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September 21, 1965

Securities and Exchange Commission

Herlands, District Judge.

The opinion of the court was delivered by: HERLANDS

HERLANDS, District Judge.

Jakob Isbrandtsen (hereinafter "the witness") has moved, pursuant to Fed. R. Civ. P. 30 and 45, for an order "to quash a subpoena served" on him and issued by the Securities and Exchange Commission (hereinafter "SEC") or, "in the alternative, to terminate" his examination by the SEC.

 The subpoena in question, dated August 26, 1965, was returnable on September 1, 1965 before the SEC's New York office. (Exh. 1, attached to the Leaman moving affidavit.)

 The inquiry in connection with which the subpoena was issued is a non-public investigation by the SEC "in the Matter of The Equity Corporation and Bell Intercontinental Corporation" pursuant to Section 42(a) of the Investment Company Act of 1940 (hereinafter "the 1940 Act") "to determine whether violations of Sections 7(a), 12(d), 15(a), 15(c), 17(a), 17(d), 20(a) and 30(f), of the said Act and Rules 17d-1, 20a-1, 20a-2 and 30f-1 thereunder have occurred or are about to occur, and to determine whether officers or directors of The Equity Corporation have been guilty of gross misconduct or gross abuse of trust in respect of The Equity Corporation." (Exh. 1, attached to the Leaman moving affidavit.)

 The SEC's orders dated February 20, 1964 and May 11, 1964, pursuant to which the investigation is being conducted, are annexed to the SEC's petition for an order compelling the witness to comply with the SEC's subpoena.

 In the course of said investigation, the witness has already been examined on four occasions to the total extent of 342 pages, as follows: June 1, 1964 (112 pages); June 22, 1964 (19 pages); June 17, 1965 (106 pages); and June 29, 1965 (105 pages).

 The transcript has been available to the witness's counsel for reading at the SEC's office; and he has, on several occasions, reviewed the transcript. He has also been given permission to purchase a copy of the transcript.

 Shortly after the August 26, 1965 subpoena was issued, the witness filed the instant motion to quash in order to obtain "judicial protection."

 The witness claims that he is being subjected to an "ad infinitum examination" on "the identical subject matter" which has " become unduly oppressive" and which constitutes "a perversion of the investigative process"; that he has "answered fully and completely all questions posed to him"; that the SEC "has had ample opportunity and has elicited all of the factual information known" by him; that the SEC is now attempting "to repetitively cross-examine" him by means of "various batteries of attorneys."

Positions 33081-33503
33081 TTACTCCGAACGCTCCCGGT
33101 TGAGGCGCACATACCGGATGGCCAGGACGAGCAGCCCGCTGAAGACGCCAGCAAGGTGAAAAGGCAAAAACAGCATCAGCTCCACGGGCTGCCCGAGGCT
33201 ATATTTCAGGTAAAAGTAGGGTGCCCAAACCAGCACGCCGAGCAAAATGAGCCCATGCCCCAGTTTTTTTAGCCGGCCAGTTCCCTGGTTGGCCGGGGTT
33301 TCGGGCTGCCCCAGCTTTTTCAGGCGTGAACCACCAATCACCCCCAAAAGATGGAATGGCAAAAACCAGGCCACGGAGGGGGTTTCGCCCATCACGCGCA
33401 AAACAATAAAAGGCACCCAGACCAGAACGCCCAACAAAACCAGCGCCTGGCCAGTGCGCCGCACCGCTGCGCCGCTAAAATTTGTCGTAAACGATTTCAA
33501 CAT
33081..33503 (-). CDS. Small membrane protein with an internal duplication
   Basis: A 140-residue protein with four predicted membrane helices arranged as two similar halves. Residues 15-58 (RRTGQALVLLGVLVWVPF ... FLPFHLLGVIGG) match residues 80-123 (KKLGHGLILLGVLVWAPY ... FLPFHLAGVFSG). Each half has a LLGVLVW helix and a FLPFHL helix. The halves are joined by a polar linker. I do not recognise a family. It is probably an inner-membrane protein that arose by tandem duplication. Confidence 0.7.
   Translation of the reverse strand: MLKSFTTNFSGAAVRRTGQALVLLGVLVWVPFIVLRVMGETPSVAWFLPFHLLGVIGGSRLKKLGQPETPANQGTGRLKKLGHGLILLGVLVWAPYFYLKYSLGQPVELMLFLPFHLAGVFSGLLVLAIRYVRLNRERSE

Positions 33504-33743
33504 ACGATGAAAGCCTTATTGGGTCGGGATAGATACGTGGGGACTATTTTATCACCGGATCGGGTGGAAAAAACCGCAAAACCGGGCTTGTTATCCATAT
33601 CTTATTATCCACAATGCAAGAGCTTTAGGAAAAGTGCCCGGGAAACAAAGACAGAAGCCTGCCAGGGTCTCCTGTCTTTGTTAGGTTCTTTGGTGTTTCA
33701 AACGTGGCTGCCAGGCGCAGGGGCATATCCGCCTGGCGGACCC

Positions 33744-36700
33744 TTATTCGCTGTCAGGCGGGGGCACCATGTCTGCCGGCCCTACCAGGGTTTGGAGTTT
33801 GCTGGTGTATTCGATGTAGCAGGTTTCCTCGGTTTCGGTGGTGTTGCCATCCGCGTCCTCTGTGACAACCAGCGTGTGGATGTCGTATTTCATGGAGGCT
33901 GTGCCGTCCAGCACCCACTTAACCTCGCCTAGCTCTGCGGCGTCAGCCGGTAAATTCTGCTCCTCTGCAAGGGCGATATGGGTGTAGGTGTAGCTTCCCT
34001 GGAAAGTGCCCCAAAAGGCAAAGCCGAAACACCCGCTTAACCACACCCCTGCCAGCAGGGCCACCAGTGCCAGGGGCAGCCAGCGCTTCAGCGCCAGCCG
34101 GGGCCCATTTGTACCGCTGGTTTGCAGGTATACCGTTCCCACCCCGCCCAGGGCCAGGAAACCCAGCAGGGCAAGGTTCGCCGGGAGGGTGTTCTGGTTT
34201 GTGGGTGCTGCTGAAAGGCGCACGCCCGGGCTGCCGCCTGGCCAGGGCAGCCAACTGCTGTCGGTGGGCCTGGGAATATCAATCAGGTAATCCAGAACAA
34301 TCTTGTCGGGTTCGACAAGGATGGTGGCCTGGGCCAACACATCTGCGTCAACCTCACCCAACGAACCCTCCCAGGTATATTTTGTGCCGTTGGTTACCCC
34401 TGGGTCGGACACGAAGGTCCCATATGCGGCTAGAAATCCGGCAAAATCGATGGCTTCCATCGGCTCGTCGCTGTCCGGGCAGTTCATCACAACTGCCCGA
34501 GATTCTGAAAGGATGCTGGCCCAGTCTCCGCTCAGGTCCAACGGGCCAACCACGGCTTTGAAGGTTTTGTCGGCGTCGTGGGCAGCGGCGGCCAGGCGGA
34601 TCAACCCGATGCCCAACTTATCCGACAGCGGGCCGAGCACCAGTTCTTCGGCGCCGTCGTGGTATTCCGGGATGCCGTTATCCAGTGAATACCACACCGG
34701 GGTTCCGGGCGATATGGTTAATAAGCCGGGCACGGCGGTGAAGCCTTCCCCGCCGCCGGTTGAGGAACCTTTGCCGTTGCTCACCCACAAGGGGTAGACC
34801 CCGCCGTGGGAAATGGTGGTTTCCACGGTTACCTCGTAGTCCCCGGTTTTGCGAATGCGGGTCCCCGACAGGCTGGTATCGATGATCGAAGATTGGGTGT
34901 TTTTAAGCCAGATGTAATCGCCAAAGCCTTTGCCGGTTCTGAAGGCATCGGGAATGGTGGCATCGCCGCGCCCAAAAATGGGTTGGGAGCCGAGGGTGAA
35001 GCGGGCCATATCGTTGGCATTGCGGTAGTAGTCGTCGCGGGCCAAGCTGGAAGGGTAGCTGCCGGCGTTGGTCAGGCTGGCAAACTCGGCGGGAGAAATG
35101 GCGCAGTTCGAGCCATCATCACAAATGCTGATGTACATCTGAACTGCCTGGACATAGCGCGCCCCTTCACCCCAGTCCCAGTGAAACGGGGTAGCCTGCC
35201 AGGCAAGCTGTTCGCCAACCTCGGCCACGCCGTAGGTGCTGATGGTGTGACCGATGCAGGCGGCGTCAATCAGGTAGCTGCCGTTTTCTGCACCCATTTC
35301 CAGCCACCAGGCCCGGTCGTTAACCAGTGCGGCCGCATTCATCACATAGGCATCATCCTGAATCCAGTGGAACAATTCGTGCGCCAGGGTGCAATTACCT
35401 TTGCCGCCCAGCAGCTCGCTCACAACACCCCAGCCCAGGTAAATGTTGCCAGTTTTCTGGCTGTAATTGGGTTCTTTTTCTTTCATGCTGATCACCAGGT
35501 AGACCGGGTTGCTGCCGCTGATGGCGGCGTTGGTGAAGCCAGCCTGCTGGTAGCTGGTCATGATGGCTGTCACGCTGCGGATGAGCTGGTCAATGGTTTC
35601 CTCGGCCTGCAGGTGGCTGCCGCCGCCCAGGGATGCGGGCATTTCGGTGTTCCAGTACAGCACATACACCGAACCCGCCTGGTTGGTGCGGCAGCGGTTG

The SEC sharply disputes the foregoing assertions; and, in addition, argues that this court "lacks jurisdiction to quash the subpoena." This jurisdictional contention is sound.

 The subpoena which the witness seeks to quash was issued pursuant to Section 42(b) of the 1940 Act (15 U.S.C. § 80a-41(b)). Neither this nor any other provision of the 1940 Act confers a right on the person subpoenaed to attack either the issuance or the substance of the subpoena prior to the return date thereof.

 The exclusive procedure for the interposition of good faith objections to the validity of an investigative subpoena issued under the 1940 Act is supplied by Section 42(c) of the 1940 Act (15 U.S.C. § 80a-41(c)).

 Section 42(c) provides, in substance, that, where a subpoenaed witness refuses to obey the subpoena, the SEC may apply to the appropriate district court for an order requiring the witness to comply with the subpoena; and, if the witness then fails to obey the court's order, he may be punished by such court as a contempt thereof. The witness may not properly move to quash the subpoena in advance of enforcement proceedings.

 This conclusion is required not only by the wording of Section 42(c) but also by the decisions interpreting cognate provisions in other federal regulatory statutes. See, e.g., Reisman v. Caplin, 375 U.S. 440, 444-447, 11 L. Ed. 2d 459, 84 S. Ct. 508 (1964); United States v. Kulukundis, 329 F.2d 197, 199 (2d Cir. 1964); Application of Howard, 325 F.2d 917, 919 (3d Cir. 1963); Guaranty Underwriters, Inc. v. Johnson, 133 F.2d 54, 56 (5th Cir. 1943); Lesser v. United States, 230 F. Supp. 817, 818 (E.D.N.Y. 1964); Fleming v. Arsenal Bldg. Corp., 38 F. Supp. 675, 677 (S.D.N.Y. 1940).

 In order to obtain enforcement of the subpoena, the SEC itself has now moved for an order pursuant to Section 42(c), requiring the witness to appear and testify in accordance with the specification of the subpoena dated August 26, 1965. Thus, the substantive merits of the witness's claims must be determined by the court.

 The court has read the entire SEC transcript of the witness's examination. While, as a matter of partial phraseology, there appears to be some repetition in a few of the questions, this is normal and legitimate (indeed unavoidable) in a searching inquiry. There is not the slightest evidence of oppression, bad faith or any other impropriety on the part of the SEC investigators.

 The witness was and is represented by able and experienced counsel throughout the questioning. His rights were respected by the examiners.

 The underlying facts concerning the pending investigation and the materiality and relevancy of the witness's past and prospective testimony are adequately set forth in the SEC's papers. In point of record fact, the witness does not seriously claim that the evidence sought is immaterial or irrelevant.

 In the conduct of its investigations, the SEC should be given a latitude of scope and a longitude of inquiry. Vital desiderata of public policy, Congressional purpose, and statutory interpretation require the courts to deal liberally with the SEC's inquisitorial power.